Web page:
A young Western rattlesnake was discovered by a group of children at the base of Rose Swanson Mountain near Vernon.
The venomous snake was discovered on July 20.
A press release was sent out by Friends of Rose Swanson Ecosystem Society to warn the public about the snake and what was likely its first adventure up to the mountain.
“It makes sense in our new hotter and drier climate,” said local resident Doug Vliet
According to Vliet, the snake was safely contained and released further up the mountain.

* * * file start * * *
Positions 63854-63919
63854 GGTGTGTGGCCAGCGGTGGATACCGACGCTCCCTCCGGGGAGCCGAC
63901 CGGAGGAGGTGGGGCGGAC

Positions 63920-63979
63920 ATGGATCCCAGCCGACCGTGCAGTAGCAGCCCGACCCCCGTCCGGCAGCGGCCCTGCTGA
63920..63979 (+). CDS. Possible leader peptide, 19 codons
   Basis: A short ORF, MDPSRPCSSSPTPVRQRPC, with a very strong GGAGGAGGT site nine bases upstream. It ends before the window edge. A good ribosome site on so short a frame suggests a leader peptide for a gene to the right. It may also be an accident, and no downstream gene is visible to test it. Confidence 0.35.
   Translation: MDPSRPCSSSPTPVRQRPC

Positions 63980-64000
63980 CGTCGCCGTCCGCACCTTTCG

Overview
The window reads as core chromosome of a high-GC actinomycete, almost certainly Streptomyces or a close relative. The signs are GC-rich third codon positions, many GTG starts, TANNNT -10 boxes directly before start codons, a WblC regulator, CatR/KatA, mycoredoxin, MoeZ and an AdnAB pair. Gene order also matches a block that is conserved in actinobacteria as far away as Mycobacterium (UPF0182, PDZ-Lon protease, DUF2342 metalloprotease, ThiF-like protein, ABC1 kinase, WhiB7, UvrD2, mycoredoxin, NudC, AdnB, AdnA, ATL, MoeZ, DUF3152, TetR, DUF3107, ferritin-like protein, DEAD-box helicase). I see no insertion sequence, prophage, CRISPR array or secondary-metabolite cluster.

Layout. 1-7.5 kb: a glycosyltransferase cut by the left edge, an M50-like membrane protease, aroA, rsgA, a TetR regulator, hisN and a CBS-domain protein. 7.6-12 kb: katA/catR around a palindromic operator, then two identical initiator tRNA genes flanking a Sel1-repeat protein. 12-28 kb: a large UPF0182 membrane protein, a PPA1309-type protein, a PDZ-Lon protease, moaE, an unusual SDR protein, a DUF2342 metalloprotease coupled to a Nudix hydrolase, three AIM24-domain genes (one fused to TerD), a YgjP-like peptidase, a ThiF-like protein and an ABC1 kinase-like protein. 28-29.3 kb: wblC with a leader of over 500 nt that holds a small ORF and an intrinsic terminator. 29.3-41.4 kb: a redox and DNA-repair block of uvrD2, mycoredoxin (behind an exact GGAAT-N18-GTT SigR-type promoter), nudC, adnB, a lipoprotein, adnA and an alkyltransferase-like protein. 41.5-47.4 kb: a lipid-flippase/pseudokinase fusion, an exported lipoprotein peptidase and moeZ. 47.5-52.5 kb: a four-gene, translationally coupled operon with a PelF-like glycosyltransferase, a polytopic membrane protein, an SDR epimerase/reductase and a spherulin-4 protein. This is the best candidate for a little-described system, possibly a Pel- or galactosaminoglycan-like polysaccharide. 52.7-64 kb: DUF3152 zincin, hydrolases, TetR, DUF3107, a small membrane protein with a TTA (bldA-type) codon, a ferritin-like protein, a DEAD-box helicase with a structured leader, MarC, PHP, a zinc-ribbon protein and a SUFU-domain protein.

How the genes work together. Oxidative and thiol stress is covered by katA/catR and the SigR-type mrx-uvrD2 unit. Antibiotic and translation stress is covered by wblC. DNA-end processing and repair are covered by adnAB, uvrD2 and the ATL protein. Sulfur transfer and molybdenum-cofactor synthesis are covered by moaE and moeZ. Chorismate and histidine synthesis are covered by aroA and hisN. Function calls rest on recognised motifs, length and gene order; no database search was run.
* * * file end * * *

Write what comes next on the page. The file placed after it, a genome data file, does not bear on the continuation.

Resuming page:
Bites from baby rattlesnakes are particularly dangerous because, unlike their adult counterparts, they cannot yet control how much venom they inject.
The Western rattlesnake is considered “threatened” by the federal government and is a blue-listed “species at risk” according to the province’s standards.
When encountering a snake, people should avoid touching or moving them without professional help. Instead, the best practice is to move away from the snake and let it leave on its own.
If someone is bitten, they should not suck on the bite to extract venom. The best course of action is to seek medical attention as soon as possible.